Diverse counselors needed

The CHANCE program should make an effort to maintain a counseling staff with an ethnic balance to best serve the needs of its students.

As a result of the recent resignation of Frank Minton and the university’s decision not to renew Martha Palmer’s contract, the CHANCE program will find itself minus black counselors when the spring semester begins.

Admittedly, as a whole, the program’s 12 staff members do represent a “well-mixed” program employing whites, blacks and latinos, but it is crucial that the staff with whom students have the most contact reflect the same standards.

Currently, blacks make up more than half of the total number of CHANCE students—of the 451 students enrolled in the program, 264 are black. It seems only logical that the program would require, at minimum, one black counselor.

Granted, the CHANCE program should not employ a person for the sole purpose of meeting a quota, nor should it hire someone with lesser qualifications than another merely to hire a black. There also is no need to require the number of minority counselors be proportionate to the number of minority students in the program.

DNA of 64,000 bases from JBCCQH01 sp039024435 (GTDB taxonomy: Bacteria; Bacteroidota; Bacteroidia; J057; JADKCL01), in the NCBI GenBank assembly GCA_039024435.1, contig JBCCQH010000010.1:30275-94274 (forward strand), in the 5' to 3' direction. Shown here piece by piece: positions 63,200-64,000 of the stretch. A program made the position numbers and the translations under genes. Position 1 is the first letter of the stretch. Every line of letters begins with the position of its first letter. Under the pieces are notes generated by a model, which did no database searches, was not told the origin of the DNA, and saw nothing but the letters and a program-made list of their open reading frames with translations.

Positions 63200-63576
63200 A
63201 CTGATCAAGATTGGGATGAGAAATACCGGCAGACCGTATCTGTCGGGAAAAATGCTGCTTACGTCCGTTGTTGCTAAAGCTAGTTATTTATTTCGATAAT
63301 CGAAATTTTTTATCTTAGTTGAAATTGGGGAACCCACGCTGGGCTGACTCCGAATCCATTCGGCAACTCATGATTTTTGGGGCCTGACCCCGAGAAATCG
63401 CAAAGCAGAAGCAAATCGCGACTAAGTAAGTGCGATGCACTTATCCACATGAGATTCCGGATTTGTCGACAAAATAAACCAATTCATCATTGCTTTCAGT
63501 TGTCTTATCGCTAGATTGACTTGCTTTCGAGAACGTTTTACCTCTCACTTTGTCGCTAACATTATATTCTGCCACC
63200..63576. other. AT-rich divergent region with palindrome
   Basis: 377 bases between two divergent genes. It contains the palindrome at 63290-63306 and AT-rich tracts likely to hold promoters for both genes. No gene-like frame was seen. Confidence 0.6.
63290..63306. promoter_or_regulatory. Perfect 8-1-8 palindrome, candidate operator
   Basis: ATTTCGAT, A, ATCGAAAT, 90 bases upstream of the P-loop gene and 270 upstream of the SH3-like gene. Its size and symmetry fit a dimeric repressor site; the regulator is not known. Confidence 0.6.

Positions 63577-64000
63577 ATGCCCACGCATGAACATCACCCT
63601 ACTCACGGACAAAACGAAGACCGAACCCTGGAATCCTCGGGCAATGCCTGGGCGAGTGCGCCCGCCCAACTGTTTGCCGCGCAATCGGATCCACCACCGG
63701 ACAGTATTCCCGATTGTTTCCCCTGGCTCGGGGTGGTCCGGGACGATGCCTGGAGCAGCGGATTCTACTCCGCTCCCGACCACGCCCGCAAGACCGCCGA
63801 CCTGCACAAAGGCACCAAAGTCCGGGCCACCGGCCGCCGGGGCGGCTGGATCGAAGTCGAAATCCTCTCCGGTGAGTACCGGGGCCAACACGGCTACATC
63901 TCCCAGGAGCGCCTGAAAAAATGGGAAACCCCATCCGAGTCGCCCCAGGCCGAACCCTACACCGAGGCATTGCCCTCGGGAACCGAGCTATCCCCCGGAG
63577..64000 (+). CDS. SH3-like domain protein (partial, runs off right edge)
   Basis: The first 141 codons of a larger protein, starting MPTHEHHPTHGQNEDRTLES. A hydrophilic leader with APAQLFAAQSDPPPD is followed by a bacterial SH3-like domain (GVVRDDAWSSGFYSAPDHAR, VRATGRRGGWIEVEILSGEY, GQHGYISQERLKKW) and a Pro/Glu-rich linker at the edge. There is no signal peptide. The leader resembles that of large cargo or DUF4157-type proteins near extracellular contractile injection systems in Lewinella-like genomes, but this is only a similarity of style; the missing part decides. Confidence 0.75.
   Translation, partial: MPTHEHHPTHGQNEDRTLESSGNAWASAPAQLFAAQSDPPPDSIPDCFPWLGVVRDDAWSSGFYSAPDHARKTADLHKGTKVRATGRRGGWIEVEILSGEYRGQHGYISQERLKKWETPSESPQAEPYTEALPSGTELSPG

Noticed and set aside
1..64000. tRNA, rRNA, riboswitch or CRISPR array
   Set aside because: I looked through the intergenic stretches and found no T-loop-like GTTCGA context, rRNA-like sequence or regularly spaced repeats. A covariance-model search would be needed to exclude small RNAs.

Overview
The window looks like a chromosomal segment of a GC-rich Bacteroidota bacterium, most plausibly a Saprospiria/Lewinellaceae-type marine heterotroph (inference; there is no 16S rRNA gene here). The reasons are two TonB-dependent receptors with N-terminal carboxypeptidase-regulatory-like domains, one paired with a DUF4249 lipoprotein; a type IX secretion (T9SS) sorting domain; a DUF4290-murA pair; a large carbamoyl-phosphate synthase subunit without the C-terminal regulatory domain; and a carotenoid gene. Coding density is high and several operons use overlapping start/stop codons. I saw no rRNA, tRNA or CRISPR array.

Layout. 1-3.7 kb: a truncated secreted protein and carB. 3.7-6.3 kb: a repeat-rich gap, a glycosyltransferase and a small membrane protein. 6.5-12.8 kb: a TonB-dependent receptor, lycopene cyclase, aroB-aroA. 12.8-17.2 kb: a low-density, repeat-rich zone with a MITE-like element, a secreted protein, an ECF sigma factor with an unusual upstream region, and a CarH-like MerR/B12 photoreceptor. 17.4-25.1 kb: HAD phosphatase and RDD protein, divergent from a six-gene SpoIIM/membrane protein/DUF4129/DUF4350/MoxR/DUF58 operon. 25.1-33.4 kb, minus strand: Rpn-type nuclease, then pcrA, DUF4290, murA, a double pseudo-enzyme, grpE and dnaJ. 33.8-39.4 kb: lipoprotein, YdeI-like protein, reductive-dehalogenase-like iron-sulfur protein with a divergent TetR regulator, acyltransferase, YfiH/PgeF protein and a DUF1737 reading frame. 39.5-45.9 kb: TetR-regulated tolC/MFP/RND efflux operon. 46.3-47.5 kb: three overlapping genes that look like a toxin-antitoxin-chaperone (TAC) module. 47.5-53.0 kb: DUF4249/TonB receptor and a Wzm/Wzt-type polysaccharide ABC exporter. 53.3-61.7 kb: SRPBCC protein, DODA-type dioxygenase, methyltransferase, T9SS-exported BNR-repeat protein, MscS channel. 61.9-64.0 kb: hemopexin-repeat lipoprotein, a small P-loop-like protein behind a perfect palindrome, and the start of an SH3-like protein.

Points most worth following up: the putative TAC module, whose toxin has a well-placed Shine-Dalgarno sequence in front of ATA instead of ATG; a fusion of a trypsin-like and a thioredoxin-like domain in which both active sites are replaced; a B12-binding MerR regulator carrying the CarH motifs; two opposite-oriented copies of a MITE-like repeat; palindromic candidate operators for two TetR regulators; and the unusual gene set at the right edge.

But if the CHANCE program is going to be effective in turning around its 80 percent attrition rate, the program should strive to work more to suit its student’s needs.

Because the majority of CHANCE students are minorities, not meeting the university’s academic requirements, counselors provide the support for students to fall back on in times of self-doubt or need. Some students might be more apt to turn to counselors of similar ethnic background for security or help.